Danny started Search Engine Land to continue posting his coverage of the search engines and the internet marketing space. Six months before Danny left Search Engine Watch, he announced that he was leaving. The marketing community wanted to know what Danny was going to do next. And since his name was so closely identified with Search Engine Watch and his pioneering coverage of the search engines, a good proportion of people that read his work on Search Engine Watch, started to consume the content produced for Search Engine Land regularly.
A month after Search Engine Land was launched, the Search Marketing Expo (SMX) was launched. The first SMX was held in Seattle, June 2007. On average the big domestic shows, SMX East and SMX West attain about 2,000 registrants. This year, SMX East was held in New York on October 5, 2010. According to Claire Schoen, director of Search Marketing Now, a lead generation program conducted for Third Door Media, the parent company of SMX and Search Engine Land, 3,000 people pre-registered for SMX; about 2,500 were in attendance. SMX East was partially marketed through Search Marketing Now.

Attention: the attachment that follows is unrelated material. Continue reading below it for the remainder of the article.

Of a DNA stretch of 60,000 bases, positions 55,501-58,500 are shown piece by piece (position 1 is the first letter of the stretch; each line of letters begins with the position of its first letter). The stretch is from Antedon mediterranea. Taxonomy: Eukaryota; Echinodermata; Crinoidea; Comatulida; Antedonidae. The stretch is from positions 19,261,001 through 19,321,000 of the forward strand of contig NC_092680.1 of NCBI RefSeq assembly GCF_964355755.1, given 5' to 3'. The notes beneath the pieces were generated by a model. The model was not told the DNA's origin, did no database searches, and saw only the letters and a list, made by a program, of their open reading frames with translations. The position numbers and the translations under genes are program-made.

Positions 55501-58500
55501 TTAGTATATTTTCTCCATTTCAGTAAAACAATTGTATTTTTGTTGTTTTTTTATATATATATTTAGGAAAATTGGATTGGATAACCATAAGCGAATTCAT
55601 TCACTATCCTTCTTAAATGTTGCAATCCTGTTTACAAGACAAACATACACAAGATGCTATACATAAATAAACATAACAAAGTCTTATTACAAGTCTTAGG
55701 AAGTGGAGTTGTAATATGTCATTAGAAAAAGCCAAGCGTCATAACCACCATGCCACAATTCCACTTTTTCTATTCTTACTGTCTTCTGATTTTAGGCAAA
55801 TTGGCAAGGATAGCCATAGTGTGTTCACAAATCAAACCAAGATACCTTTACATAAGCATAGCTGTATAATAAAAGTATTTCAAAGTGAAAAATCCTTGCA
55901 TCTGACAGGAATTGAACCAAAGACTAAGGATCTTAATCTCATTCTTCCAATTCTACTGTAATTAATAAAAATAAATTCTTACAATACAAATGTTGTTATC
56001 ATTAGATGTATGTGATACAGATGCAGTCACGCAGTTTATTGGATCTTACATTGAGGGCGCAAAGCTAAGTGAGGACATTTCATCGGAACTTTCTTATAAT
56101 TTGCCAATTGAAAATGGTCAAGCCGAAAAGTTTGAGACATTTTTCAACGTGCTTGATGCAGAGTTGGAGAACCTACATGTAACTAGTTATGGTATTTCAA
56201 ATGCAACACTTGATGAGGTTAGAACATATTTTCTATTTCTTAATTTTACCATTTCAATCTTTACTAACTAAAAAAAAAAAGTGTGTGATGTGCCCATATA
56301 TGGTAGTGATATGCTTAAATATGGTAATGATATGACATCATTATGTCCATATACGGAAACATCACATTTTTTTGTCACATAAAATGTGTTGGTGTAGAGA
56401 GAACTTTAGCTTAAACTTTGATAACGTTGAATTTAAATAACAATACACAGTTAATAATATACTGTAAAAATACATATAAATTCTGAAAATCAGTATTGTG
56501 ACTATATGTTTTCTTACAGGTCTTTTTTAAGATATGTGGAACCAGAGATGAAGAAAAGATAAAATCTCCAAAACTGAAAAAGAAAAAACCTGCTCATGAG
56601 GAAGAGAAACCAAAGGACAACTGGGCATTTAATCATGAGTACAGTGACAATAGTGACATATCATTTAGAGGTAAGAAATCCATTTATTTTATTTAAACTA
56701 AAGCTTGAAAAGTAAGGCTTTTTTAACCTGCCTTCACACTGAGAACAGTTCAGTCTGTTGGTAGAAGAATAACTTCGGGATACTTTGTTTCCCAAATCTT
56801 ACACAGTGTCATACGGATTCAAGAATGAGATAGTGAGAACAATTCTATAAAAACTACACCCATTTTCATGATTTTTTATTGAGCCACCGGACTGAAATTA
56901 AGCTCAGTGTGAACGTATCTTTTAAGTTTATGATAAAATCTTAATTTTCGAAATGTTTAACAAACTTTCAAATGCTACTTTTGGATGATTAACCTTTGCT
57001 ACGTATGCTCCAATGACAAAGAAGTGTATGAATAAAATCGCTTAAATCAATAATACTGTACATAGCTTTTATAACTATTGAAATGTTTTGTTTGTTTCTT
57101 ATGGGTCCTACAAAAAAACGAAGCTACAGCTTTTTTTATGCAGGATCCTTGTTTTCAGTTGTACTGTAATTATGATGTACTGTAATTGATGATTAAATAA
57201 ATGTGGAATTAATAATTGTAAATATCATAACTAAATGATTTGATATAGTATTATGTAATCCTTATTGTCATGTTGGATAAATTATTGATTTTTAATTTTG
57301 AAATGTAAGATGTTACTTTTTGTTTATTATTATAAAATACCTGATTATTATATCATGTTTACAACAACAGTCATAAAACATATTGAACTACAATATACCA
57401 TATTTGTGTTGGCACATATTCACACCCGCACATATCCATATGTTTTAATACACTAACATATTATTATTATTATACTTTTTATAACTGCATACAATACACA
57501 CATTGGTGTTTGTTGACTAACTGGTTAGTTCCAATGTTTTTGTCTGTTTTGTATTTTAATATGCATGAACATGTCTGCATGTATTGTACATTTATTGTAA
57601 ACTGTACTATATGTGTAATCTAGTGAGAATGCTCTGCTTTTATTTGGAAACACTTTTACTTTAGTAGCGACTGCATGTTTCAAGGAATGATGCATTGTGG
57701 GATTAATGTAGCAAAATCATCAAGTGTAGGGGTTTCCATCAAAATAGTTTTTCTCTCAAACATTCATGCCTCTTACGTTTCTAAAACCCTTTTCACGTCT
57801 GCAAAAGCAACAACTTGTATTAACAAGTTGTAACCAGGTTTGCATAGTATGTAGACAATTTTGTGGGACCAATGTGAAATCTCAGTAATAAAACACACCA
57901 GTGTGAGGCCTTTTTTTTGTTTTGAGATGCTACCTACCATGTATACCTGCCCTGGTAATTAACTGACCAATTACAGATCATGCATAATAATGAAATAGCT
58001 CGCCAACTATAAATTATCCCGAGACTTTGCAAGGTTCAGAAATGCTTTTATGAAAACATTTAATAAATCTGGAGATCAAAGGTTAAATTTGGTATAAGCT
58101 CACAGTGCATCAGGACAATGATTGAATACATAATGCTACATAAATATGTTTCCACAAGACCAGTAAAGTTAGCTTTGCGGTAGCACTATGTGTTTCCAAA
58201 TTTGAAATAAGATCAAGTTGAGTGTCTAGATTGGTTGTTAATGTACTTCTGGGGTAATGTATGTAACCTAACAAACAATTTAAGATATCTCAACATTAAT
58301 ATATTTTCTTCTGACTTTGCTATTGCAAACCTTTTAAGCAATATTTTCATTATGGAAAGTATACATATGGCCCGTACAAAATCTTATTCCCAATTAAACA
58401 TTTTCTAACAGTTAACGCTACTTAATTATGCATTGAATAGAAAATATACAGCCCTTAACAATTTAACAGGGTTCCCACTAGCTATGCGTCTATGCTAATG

"While we're not a promotional arm of SMX, we did run a webcast in September with PRWeb that was co-sponsored by SMX East," Claire wrote. "It was used to generate leads and build awareness for the show.
Danny states that SMX has been marketed mainly through the existing Search Engine Land community. About 100,000 people subscribe to the site by email and other social networking channels. Danny states that they mainly work on building the community on Search Engine Land and other Third Door Media properties as opposed to Facebook and Twitter. Danny uses major social networks as alternative broadcast mechanisms. Search Engine Land receives 1 million pageviews a month.
"It always keeps me on my toes; there's always something new going on," Danny stated. "It's something people really care about."
Blast from the Past